Here's comes the seasonal blizzard of summonses from the banks - how to defend yourself

Posted 29 November 2016 Written by Armand Rinier
Category Banking

This is the season to be jolly, but in January and February the hangover sets in. This is when people run into financial difficulties and the banks start issuing summonses for recovery of debts. If you are in arrears on your mortgage bond, now is the time to prepare yourself.

This is when people run into financial difficulties and the banks issue a blizzard of summonses to execute on homes that are in default.

So now is the time to set your affairs in order.

If you are falling into arrears with your mortgage bond, immediately do the following:
  1. Work out your income and expenditure in order of priority;
  2. Divide your creditors into A-Creditors (these are you most important creditors such as your bond, vehicle instalment or your mother-in-law) and B-Creditor (Unaffordable) debt; 
  3. Pay only A-Creditors until your money runs out; 
  4. Stop paying B-Creditors and build up a savings fund to help you pay A-Creditors in the future. The courts will support you making provision for future monthly necessary expenses in this way.
  5. If you are still falling behind with your bond and you can't bring your arrears up to date then, unless you can increase your income or further prioritise your A-Creditors, it looks like you will probably be facing bond foreclosure proceedings by your bank.
There are 3 things you can do if your bank forecloses on your bond:
  • Let the bank proceed to auction sale. This is a forced sale and it you would probably be better off using the banks' Help U sell programmes which will allow you to get a better price for your property than on public auction. 
  • Sell the property on the retail market; this is an even better option, as you can sell at market price, hopefully getting an even better price (thereby maximising your return and minimising any possible shortfall to the bank). You will have about six months to sell your property from receipt of the Section 129 letter (which is the notice banks are obliged to send out to inform borrowers that they are in default, and that they must get up to date on their arrears or face legal action). For most people, once you receive the Section 129 (of the National Credit Act) notification, you must decide whether or not you are going to defend the matter.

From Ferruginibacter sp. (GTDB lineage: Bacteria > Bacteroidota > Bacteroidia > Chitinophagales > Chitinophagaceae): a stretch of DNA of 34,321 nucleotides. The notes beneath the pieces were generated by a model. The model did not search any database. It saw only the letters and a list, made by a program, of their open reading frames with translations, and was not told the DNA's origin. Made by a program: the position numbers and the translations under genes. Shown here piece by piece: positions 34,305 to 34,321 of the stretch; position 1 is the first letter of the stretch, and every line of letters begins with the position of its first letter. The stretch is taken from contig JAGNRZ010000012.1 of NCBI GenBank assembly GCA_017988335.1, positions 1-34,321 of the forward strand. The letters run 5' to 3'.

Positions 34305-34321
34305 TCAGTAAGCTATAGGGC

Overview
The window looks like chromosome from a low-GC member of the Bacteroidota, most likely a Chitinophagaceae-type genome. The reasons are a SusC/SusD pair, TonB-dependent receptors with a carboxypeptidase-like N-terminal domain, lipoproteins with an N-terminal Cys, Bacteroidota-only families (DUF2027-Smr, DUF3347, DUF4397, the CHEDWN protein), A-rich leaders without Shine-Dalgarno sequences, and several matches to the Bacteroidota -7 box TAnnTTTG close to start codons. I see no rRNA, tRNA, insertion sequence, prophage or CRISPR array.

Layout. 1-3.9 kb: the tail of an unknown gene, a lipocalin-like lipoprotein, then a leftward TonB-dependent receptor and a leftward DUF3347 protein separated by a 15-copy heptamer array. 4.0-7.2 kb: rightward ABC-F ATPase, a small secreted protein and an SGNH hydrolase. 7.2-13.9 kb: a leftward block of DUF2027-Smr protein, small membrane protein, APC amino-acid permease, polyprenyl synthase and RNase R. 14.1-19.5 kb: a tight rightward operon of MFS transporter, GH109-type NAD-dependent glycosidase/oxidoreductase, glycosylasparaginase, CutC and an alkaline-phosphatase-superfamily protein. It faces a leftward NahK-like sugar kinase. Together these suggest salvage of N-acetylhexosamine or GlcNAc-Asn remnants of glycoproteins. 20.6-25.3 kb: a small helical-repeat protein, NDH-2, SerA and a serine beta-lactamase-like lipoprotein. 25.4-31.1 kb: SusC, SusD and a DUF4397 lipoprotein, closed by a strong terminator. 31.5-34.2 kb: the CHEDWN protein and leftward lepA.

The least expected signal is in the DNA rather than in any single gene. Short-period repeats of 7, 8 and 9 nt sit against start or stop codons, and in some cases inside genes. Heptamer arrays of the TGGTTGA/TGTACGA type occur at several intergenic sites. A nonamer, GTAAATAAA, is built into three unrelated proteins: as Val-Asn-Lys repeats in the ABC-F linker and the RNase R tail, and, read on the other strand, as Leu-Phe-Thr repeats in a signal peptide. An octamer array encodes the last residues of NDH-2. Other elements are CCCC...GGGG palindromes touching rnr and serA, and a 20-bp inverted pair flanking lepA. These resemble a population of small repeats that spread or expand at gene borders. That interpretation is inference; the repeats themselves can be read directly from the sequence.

• As I have written in the previous articles – always defend, as our experience is that there are usually grounds to defend the matter. Why? Because banks are sloppy and issue cut and paste summonses that are procedurally incorrect and, just as importantly, contain errors of account.
To understand how these attacks by the bank can be defended, read the articles posted on Acts Online about Greg Smith and Adrian Hart. These cases were won because the banks were sloppy and tried – as they generally do – to take a chance with the courts. It is getting more difficult for the banks to get summary judgment against clients, particularly where they cannot show the original bank documents allegedly signed by the client.

Defending the action by the bank will buy you time to get out of a financial hole.

Remember, if you defend the summons, you avoid getting a default judgement against your public credit record.

But if you decide you do not want the stress of fighting with the bank and want to get your arrears up to date, then this is obviously the best thing to do.

You reinstate the bond by bringing the arrears up to date. You can reinstate the bond at any time up to transfer of the property in accordance with the Nkata judgment (Nkata v Firstrand Bank Limited and Others (CCT73/15) [2016] ZACC).

If you decide you want to defend, then here is the template you should use at DIYDefence

In subsequent articles I will present two different types of defence:
1.    Where the bank cannot produce the original loan documents (extremely common, and much abused by the banks)
2.    Securitisation (yes, there is a way to defend against securitisation as I will point out in an upcoming article).


The views expressed herein are those of the author and do not necessarily reflect those of Acts Online. Acts Online accepts no responsibility for the accuracy, completeness or fairness of the article, nor does the information contained herein constitute advice, legal or otherwise.